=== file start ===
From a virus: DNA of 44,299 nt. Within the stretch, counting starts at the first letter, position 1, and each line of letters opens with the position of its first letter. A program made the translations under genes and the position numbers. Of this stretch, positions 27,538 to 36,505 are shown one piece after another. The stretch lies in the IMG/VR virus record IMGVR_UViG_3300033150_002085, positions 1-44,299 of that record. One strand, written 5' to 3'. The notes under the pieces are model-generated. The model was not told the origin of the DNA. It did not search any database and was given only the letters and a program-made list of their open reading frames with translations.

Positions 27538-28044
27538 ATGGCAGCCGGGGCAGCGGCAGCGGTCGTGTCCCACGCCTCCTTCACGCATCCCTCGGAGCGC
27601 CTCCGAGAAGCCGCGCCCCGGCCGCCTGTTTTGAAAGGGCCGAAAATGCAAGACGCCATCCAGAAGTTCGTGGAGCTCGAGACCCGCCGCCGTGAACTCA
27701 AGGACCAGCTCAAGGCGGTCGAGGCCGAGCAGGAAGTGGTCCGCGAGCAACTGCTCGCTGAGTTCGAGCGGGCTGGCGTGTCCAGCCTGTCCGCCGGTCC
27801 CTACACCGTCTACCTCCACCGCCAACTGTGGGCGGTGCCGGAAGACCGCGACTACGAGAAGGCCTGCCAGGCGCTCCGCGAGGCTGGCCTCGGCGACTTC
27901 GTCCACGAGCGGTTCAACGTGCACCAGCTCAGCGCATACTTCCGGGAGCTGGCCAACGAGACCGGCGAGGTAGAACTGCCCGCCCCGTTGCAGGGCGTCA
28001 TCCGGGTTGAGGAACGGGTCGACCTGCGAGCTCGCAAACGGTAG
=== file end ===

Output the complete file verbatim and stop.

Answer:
From a virus: DNA of 44,299 nt. Within the stretch, counting starts at the first letter, position 1, and each line of letters opens with the position of its first letter. A program made the translations under genes and the position numbers. Of this stretch, positions 27,538 to 36,505 are shown one piece after another. The stretch lies in the IMG/VR virus record IMGVR_UViG_3300033150_002085, positions 1-44,299 of that record. One strand, written 5' to 3'. The notes under the pieces are model-generated. The model was not told the origin of the DNA. It did not search any database and was given only the letters and a program-made list of their open reading frames with translations.

Positions 27538-28044
27538 ATGGCAGCCGGGGCAGCGGCAGCGGTCGTGTCCCACGCCTCCTTCACGCATCCCTCGGAGCGC
27601 CTCCGAGAAGCCGCGCCCCGGCCGCCTGTTTTGAAAGGGCCGAAAATGCAAGACGCCATCCAGAAGTTCGTGGAGCTCGAGACCCGCCGCCGTGAACTCA
27701 AGGACCAGCTCAAGGCGGTCGAGGCCGAGCAGGAAGTGGTCCGCGAGCAACTGCTCGCTGAGTTCGAGCGGGCTGGCGTGTCCAGCCTGTCCGCCGGTCC
27801 CTACACCGTCTACCTCCACCGCCAACTGTGGGCGGTGCCGGAAGACCGCGACTACGAGAAGGCCTGCCAGGCGCTCCGCGAGGCTGGCCTCGGCGACTTC
27901 GTCCACGAGCGGTTCAACGTGCACCAGCTCAGCGCATACTTCCGGGAGCTGGCCAACGAGACCGGCGAGGTAGAACTGCCCGCCCCGTTGCAGGGCGTCA
28001 TCCGGGTTGAGGAACGGGTCGACCTGCGAGCTCGCAAACGGTAG